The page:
2) She watched my 3-year-old daughter, Hannah, when I have to work sometimes. Now we live only a few minutes from the In Laws and see them often. They've been a part of our daughters life since she was born. My point is that they see her and babysit her a lot, including duties such as discipline, feeding, ect. So one day I needed her to watch Hannah and she offered to take her the next day too. So Hannah went over in the evening after dinner, and stayed until 3pm the next day. So about 23 hours total at MIL's house. When I got there to pick her up the next day, Hannah ran to me and told me "Mommy when can I have dinner?? I am so hungry". I kinda laughed and said soon. MIL came up to me and explained why Hannah was so hungry. She told me that Hannah had refused breakfast that morning, only eating two bites of oatmeal. Kind of unusual for my daughter, but kids being kids will try and pull stuff over on people they see might buy into it, even if the person is in their life a lot. So then MIL says that Hannah also refused lunch. By this time I was really surprised. So I asked MIL how she "refused" and she told me she "just wouldn't eat, so I didn't give her any snacks and she had about one bite of cheese with her lunch.".... Ok, so by now I am getting angry. and I say "Why didn't you give her a consequence? a Time out was in order or something!" And she gets defensive and tells me it's "not her job to force Hannah to eat". Ummm Ok??!? And the kicker to this -- Hannah drinks water frequently at my house. But at MIL house she is only given beverages at meal times -- so that meant that Hannah had refused food and therefore also forfeited fluid too. I was angry! In almost 24 hours she'd had two bites of cereal, and one bite of cheese and NO water/milk/juice.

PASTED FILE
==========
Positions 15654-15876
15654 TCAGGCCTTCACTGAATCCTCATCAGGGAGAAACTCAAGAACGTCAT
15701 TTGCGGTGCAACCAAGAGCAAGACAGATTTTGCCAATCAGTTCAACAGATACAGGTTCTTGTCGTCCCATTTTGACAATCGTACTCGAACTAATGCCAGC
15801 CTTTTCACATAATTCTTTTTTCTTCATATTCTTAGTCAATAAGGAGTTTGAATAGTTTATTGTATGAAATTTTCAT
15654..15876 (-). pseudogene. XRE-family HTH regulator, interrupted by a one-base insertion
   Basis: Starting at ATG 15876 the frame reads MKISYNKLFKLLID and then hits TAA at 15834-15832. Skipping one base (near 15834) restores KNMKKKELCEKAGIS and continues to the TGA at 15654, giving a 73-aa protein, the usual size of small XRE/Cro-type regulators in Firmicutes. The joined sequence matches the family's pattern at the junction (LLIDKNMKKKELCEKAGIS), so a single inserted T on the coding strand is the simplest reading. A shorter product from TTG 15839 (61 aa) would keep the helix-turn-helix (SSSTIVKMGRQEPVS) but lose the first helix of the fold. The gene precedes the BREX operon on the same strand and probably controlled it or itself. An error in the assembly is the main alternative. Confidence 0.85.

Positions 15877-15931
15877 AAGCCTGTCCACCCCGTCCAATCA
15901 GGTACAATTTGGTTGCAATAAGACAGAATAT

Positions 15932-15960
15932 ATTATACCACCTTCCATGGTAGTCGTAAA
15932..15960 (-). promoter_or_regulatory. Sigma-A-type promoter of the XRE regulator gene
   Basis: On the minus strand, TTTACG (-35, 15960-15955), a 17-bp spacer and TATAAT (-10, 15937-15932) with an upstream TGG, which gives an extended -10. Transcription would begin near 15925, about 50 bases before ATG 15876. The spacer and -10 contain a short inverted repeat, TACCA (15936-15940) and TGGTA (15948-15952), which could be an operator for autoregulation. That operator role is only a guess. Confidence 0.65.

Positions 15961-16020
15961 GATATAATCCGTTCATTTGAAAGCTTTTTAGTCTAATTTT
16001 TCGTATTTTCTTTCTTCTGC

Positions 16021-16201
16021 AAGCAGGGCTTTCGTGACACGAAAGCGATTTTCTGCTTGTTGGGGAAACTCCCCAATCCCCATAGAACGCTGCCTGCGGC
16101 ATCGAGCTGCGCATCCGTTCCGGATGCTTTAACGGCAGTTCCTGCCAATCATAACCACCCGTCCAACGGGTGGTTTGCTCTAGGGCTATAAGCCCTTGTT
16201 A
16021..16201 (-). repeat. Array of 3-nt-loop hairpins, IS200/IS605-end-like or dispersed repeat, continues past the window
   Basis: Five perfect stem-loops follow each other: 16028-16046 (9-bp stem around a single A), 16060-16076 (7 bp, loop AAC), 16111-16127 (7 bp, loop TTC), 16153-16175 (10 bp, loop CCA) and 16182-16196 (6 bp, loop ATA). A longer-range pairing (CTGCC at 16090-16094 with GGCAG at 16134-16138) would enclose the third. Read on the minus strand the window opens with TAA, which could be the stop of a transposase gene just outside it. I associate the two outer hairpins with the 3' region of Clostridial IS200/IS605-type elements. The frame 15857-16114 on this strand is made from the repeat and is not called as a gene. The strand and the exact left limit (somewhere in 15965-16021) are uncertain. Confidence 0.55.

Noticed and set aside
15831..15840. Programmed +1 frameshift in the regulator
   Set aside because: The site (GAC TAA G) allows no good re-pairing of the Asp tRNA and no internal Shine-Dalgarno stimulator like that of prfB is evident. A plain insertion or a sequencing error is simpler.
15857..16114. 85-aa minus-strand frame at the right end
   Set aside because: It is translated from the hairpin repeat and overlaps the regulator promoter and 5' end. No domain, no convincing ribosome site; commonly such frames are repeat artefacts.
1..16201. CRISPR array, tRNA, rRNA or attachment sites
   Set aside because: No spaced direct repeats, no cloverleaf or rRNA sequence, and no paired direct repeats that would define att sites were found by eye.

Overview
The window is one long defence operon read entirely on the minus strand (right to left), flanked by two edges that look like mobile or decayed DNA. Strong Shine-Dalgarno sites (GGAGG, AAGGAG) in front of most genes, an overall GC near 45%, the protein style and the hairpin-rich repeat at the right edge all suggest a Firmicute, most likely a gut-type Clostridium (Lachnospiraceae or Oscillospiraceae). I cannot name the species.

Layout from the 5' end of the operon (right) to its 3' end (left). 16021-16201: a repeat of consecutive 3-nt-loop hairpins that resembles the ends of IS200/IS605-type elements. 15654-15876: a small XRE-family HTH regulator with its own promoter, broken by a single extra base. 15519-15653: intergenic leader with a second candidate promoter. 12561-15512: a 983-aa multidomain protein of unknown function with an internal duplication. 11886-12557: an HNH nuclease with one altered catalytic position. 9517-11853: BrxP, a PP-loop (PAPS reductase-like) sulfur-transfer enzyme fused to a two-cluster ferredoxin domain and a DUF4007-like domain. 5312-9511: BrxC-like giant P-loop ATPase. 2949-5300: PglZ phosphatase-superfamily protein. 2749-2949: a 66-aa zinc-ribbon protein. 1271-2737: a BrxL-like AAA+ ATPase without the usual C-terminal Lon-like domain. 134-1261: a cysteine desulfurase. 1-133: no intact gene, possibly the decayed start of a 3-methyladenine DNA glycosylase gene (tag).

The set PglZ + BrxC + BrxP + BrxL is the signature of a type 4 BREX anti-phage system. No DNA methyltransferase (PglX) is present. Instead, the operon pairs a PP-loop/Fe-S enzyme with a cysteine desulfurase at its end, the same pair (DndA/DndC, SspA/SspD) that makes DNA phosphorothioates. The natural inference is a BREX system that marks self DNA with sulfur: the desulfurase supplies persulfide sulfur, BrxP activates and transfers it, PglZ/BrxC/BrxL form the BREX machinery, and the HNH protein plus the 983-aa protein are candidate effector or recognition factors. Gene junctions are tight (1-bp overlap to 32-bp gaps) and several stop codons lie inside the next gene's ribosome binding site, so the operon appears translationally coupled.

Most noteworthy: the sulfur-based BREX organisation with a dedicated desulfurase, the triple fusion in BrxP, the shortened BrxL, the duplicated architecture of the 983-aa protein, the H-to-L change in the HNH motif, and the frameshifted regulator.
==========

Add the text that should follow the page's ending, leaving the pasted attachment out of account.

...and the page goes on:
My issue other than shock that MIL didn't step up (which she has before and disciplined Hannah very effectively), was that she thought it was ok for a 3 year old to have basically nothing to eat or drink in that amount of time. My DH was furious when I told him and he had a talk with his Mom about disciplining her and consistency. Both of which she has always done OK with.